Substitution is a central mechanism in a policy aiming for the elimination of hazardous substances since there are substances that will be problematic to ban. Such are substances considered to be necessary in society, and substances that cause concern but are not hazardous enough to be banned. In this context authorities need to prescribe and promote the development of safer alternatives by applying the Substitution principle.The general intention of the Substitution principle is that a chemical substance must be substituted when a safer alternative is available. This is only common sense. After all, we all try to avoid danger when we can. We don’t walk into a dark alley with a villain standing in the shadows if there is a brightly lit shopping mall in the same direction. We choose the least hazardous alternative. Unfortunately, the logic of commerce is not always in tune with common sense.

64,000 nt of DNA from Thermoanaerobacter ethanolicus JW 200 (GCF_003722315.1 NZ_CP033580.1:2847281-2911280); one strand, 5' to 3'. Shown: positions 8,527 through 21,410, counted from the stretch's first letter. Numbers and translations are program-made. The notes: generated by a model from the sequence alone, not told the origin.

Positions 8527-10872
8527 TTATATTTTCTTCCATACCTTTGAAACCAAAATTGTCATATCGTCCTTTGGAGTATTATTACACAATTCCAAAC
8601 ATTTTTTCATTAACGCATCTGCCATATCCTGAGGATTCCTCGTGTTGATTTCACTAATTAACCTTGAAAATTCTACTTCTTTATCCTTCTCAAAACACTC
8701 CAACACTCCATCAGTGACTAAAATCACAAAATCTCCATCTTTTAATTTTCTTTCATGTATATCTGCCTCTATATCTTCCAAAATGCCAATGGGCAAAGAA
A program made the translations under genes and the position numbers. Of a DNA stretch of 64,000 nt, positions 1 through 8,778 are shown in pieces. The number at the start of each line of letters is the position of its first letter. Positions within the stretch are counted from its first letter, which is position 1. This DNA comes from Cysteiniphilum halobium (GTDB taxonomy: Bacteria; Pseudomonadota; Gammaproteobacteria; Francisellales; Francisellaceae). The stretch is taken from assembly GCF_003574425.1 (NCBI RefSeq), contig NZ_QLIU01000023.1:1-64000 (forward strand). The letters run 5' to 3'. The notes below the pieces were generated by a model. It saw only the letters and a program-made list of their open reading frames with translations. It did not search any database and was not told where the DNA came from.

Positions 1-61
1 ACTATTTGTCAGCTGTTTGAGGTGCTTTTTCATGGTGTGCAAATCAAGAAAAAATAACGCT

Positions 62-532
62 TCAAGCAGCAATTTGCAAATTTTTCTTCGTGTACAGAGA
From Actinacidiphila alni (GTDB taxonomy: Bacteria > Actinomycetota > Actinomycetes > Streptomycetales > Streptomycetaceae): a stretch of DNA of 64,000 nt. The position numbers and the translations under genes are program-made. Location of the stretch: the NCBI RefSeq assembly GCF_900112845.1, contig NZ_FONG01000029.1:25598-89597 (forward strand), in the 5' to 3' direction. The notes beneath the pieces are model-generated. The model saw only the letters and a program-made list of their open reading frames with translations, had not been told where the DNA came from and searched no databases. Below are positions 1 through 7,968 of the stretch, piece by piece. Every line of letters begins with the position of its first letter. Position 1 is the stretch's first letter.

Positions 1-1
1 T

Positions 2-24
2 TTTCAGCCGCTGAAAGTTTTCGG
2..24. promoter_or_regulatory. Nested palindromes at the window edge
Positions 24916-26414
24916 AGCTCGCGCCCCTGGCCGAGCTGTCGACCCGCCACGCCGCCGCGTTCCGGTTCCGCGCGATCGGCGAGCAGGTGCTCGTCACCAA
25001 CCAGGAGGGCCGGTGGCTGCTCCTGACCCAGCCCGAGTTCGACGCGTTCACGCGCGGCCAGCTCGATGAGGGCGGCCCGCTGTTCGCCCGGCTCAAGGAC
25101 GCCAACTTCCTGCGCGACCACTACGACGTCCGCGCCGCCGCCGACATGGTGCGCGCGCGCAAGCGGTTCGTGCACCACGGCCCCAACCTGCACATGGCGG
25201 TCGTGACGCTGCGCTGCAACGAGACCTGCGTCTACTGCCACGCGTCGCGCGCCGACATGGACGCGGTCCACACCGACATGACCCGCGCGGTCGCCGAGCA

Replacing a hazardous substance may be costly or seem unnecessary to the people producing or using it. Also, developing new – less hazardous substance – is resource demanding, and most companies hesitate to take the risk if they aren’t sure that the market will buy the new product. To encourage this, there needs to be an incentive for change. Substitution policies have been effective when used. There are many examples where the use of hazardous substances has been reduced or eliminated by replacing them with easily available substitutes.

Some countries apply this principle in their pesticides policies, prescribing that farmers use the least hazardous substance to achieve their goal. In this way many hazardous pesticides have been phased out and replaced by less hazardous. A chemicals policy aimed at eliminating hazardous substances needs a mechanism to ensure that the hazardous substances deemed necessary by society are substituted as soon as possible.